In addition to hammers and nails, VR headsets and 3D printing might become new tools employees will need for construction. Other emerging technologies that will shape the future of work in this domain include:
- Wearable tech
- Machine learning
- Cloud technologies
Virtual and augmented reality enable designers and builders to connect and collaborate on their projects in real-time. Also, the role of digital construction — that allows to cut time, money, and material — will grow and let design, build and operate projects with 3D models before they ever take shape in the physical world.
Besides, along with VR, wearable tech is set to become a big construction trend. With wearable tech, employees can access automated data collection from the site, make measurements, identify GPS coordinates and connect all the data to their project management software.
Machine learning will allow professionals to get insights from construction data collected at sites, while Big Data can be used to make more informed decisions, prioritize and manage risks to budget, time and employee safety.
Using robotics on-site is also becoming increasingly popular. Robotics can increase safety, accuracy and efficiency whilst having the added benefit of being able to gather information for survey data.
The retail industry is so extensive that its evolution, and particularly the evolution of retail jobs, might have an impact on a national level. For instance, retail is the largest private employer in the UK, with close to 4 million workers, which is about 14% of the nation’s employees.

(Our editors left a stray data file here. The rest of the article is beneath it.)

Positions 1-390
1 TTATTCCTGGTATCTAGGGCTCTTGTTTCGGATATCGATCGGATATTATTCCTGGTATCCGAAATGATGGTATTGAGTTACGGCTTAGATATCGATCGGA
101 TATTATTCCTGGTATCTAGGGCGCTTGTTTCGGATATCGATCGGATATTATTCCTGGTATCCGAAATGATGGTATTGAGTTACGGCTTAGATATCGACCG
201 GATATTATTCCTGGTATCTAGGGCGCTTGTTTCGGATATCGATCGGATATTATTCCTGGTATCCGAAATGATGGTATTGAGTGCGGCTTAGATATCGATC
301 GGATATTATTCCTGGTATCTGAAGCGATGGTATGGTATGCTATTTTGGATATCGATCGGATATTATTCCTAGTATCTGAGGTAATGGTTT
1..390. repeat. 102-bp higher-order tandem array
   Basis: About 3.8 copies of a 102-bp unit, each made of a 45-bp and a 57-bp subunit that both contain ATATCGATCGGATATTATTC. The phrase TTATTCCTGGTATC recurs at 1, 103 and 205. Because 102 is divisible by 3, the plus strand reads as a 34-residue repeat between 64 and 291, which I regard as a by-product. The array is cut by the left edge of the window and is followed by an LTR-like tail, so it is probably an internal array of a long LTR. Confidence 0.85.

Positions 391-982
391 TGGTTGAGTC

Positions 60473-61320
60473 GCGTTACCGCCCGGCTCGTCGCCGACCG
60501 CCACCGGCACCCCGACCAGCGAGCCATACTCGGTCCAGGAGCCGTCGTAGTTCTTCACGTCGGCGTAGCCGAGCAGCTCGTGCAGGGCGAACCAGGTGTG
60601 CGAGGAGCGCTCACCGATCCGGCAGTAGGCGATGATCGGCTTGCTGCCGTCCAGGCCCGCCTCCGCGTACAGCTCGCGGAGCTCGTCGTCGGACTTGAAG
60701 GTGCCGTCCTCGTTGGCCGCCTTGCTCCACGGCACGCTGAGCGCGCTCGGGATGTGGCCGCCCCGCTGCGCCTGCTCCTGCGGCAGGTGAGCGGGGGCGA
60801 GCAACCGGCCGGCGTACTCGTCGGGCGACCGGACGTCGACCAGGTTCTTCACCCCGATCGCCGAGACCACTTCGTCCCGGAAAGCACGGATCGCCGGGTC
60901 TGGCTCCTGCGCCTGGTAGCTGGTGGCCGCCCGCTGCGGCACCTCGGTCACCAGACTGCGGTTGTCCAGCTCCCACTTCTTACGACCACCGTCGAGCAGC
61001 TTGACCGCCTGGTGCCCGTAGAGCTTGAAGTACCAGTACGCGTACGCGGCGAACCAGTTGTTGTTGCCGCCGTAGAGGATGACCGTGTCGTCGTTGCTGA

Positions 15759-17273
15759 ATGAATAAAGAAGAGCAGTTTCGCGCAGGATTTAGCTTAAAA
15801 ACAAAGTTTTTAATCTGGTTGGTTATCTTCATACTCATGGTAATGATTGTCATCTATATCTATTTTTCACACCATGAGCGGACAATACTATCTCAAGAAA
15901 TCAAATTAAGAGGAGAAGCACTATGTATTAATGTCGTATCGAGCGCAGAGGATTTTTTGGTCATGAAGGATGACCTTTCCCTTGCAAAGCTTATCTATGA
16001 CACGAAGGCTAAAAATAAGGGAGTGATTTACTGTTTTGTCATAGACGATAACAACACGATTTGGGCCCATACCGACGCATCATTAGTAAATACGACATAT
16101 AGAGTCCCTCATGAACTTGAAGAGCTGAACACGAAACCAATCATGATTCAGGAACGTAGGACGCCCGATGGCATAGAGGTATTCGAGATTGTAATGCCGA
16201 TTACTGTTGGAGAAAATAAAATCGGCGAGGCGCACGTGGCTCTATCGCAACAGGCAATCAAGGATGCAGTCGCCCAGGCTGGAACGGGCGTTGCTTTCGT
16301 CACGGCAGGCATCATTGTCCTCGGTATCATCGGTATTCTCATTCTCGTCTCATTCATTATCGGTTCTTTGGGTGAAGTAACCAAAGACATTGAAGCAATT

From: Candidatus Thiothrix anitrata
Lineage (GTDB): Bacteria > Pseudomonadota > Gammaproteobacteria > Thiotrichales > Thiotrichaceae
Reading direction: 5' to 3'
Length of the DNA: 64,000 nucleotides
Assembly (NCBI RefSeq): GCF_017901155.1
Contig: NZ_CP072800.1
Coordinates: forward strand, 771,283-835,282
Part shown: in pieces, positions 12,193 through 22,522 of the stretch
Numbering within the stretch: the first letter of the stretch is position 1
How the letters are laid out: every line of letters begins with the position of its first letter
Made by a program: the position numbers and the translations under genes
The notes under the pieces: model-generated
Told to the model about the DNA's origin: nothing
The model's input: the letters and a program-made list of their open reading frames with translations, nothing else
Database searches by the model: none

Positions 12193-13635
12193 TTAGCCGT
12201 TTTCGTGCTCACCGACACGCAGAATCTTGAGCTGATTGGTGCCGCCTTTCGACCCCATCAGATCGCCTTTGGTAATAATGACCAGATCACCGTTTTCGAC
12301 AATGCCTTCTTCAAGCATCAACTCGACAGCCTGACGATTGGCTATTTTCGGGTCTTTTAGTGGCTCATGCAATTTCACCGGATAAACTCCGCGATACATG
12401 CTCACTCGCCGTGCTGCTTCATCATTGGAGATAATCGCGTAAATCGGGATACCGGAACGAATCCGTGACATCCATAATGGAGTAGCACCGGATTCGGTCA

New technologies that might disrupt this domain will primarily relate to automation, which impact will differ across different job groups:
- For store jobs (including managers, sales assistants, cashiers, and shelf fillers) automation will address repetitive tasks like checkout or changing price labels, freeing up time for customer service
- Supply-chain jobs (warehouse roles, roles that involve planning, managing, and organizing supplies) will consider automatable manual tasks as well as dealing with software and data analytics
- White-collar jobs (book-keepers, payroll managers and wages clerks) will feel a heavier impact from automation and might be displaced
Like other industries, demand for technical professionals will skyrocket in retail, especially for software developers and IT professionals with hands-on design, deployment, and maintenance of automation technologies in stores.
It’s impossible to squeeze all the industries and domains into this overview. Yet, we hope you got the picture in broad strokes: the change driven by emerging technologies is irreversible. It’s similar to the ocean wave: we can’t stop it, we can’t resist it – but we can embrace it and move along with it.
If you want to get more insights into the future of the workforce, check out our recent article: How to prepare for the future of the workforce in 2030: key trends and strategies.